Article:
Story 14 - Mission Africa.
After breakfast, Sylvia and Ross went together to our house to listen to the music of Camille Saint-Saens, while I held down the fort. With the growing tensions in the world, it had become imperative that someone was standing by
and man the coastal surveillance equipment at the fort day and night. Besides, I needed to check with Fred about my travel plans, to find out whether Tony had been able to get the twin goose that he was hoping to get - twin goose meaning a twin engine turboprop plane with amphibian capability, a limited production long range plane
that had been kept in inventory for secret missions.
Fred's answer was a big yes on all counts. He got the goose, the itinerary, clearance papers, flight plans with approval, everything. "According to plan, the goose will take you to the Azores, Tripoli, Khurtum, Nairobi, and from there deep into Sub-Saharian Africa," said Fred. He wished us a good journey.
Tony arrived with the goose in late afternoon. The next morning, before the first light of dawn, we were off towards the Azores, to Ponto Delgada.
"When we discover the needed principle," said Ross as he and Sylvia ferried me to the goose, "I am certain that our discovery will also meet Anton's needs, and Nicolai's..."
"And probably others' as well," added Sylvia.
"I think we have made that discovery already, during the last few days," I replied. "That should count for something, we just have to implement the rest," I added.
"It's a good start," Ross agreed.
"I love you for that, all of you," I said as I climbed out of the boat and onto the floats of the plane. Tony had the engines already running.
Our takeoff was into the north wind. The goose lifted off easily.
As soon as we were airborne, Tony throttled back to conserve fuel. By then, a faint glow
dawned on the horizon.
"How much fuel do we have?" I asked.
"Enough to get us to the Azores with two hours in reserve. Why do you ask?"
"I want you to circle back and fly low over our beach once more. I just got this gnawing feeling during takeoff that we
might not make it back to here again. I would like to see Ross and Sylvia once more before we leave. Maybe they are still on the beach."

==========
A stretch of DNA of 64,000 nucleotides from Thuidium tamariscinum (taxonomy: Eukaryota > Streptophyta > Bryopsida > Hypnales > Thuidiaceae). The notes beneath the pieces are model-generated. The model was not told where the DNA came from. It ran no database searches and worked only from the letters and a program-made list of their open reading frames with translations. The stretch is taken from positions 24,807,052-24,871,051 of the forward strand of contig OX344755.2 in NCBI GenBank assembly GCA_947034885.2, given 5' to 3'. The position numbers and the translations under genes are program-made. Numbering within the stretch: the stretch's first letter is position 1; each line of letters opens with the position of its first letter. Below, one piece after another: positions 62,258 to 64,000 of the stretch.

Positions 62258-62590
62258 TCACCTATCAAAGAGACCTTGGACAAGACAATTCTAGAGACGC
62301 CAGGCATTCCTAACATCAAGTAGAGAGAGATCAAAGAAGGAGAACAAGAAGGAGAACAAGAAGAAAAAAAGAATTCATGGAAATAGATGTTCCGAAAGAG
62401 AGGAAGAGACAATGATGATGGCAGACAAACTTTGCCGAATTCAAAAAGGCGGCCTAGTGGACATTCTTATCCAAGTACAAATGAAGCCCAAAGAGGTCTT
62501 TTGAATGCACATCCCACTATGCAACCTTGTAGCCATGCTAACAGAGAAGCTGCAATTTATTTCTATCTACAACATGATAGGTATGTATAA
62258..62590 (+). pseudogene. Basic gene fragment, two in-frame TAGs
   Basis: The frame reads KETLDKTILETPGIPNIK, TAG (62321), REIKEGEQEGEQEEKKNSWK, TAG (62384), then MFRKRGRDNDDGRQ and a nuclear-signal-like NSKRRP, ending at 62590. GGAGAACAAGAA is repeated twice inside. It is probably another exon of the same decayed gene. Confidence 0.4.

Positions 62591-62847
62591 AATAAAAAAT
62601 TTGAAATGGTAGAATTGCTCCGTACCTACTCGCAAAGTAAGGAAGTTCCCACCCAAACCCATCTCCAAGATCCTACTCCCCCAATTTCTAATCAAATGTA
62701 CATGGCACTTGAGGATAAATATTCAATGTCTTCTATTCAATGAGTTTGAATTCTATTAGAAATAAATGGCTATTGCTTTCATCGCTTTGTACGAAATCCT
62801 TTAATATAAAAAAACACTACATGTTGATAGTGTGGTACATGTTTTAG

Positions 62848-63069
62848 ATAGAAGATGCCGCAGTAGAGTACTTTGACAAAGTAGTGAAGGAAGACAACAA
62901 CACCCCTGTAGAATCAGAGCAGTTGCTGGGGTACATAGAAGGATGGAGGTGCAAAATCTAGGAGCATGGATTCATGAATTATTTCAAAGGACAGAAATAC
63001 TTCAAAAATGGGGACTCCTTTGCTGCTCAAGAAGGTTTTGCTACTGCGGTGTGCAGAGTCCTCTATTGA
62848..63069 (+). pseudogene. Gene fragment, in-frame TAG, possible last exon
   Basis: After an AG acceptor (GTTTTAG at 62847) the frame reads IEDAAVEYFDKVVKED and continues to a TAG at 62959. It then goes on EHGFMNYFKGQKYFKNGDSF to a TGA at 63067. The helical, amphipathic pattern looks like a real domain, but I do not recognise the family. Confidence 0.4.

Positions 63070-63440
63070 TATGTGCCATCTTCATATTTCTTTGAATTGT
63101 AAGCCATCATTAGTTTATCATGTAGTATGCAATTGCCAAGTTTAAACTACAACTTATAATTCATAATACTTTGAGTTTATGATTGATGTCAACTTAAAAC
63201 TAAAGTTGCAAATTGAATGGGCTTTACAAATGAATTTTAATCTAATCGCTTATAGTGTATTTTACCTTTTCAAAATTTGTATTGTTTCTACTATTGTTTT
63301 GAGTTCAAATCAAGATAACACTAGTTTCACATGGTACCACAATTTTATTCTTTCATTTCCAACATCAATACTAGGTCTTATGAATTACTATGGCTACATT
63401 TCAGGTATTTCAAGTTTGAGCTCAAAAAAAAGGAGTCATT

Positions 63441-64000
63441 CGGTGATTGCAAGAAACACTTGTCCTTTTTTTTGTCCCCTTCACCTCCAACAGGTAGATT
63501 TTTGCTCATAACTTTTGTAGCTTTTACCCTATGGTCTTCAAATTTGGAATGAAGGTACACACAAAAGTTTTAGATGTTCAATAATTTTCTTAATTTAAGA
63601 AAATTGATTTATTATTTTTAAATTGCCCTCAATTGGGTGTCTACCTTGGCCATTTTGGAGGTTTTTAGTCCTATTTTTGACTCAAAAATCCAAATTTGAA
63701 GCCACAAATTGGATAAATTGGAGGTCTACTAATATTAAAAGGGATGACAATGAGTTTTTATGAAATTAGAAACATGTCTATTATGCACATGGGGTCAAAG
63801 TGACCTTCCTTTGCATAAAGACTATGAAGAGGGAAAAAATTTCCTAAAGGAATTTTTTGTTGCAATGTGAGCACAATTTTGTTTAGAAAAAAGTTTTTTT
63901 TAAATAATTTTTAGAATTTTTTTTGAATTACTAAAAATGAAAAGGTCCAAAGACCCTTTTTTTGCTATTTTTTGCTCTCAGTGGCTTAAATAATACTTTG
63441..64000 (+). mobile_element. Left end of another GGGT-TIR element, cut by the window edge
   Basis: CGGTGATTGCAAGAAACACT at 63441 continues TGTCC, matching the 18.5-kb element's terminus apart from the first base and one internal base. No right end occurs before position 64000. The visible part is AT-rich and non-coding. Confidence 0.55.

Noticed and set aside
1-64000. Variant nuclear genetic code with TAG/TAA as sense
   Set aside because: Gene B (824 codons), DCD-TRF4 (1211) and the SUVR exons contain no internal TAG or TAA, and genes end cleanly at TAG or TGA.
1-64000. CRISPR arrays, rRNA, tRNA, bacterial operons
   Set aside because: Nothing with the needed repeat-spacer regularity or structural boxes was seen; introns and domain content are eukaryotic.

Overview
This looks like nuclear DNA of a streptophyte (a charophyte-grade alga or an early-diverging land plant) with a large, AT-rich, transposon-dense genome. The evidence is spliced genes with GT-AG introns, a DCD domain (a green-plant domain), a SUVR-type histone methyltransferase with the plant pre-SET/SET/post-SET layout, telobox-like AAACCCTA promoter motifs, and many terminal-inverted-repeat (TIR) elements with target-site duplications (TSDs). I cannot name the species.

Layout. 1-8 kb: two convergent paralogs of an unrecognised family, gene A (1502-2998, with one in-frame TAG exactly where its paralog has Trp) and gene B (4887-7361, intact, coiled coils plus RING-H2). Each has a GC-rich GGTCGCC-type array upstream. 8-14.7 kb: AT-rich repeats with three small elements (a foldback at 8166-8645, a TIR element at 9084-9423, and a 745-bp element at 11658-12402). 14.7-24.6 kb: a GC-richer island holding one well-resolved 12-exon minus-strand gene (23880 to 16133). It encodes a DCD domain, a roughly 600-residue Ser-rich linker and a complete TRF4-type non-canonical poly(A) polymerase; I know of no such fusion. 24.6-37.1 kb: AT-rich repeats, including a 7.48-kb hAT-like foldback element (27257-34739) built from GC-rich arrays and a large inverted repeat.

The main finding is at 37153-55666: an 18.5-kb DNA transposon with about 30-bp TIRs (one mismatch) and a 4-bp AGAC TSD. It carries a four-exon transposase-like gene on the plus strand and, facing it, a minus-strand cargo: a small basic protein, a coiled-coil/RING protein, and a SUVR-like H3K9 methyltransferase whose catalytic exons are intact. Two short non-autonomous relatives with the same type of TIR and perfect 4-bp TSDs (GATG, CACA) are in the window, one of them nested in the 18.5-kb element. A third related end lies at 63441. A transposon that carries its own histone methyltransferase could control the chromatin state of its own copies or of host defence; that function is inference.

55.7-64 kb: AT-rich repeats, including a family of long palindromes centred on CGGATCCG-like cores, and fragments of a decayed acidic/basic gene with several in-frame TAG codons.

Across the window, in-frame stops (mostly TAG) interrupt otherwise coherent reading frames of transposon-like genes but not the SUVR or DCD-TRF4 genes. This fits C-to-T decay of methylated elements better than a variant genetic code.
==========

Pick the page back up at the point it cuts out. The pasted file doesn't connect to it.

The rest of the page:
Tony shook his head, but he obliged me. He banked the plane sharply to the West and circled low over our beach three times, as low as he dared. Sylvia and Ross could be seen waving to us. I doubted, though, that they could see us waving in return.
"What was this all about," Tony asked after he had leveled the plane, going East.
"It came out of a sudden fear, realizing that since the entire world-financial system is teetering at the edge of a cliff, it might be coming down while are away. If that were to happened, we could be stuck in Africa."
"So, what's the problem?" said Tony and grinned.
"That's serious, Tony. With the dollar wiped out we won't get fuel, or food, or anything."
"Don't worry," said Tony, "they'll get us back home."
"If we live long enough," I replied. "You don't understand Africa, do you?"
"What don't I understand?" said Tony. "Africa isn't in danger of any nuclear war that might be unleashed during
such a chaos when the whole system comes cashing down. Anything short of that we can manage."
"The Africans would probably welcome a nuclear war among the western powers as this would get us off their back," I
said to Tony. "I am afraid, a global financial breakdown might have the same effect on them. Africa is being exploited and looted by us in countless ways,
and the general population is helpless against that. Our money buys us the law, and the law affords us status, protection, and an open door to rape the continent. All this rests on
our money. If the money goes, everything goes. Everything evaporates. At the midnight hour the coach becomes a pumpkin again, the princess becomes Cinderella, and we become a bunch of hated foreigners that have made their lives miserable for a long time. Being free of us, the Africans will take back what is theirs, and the tide will turn against us in a big way and kill us."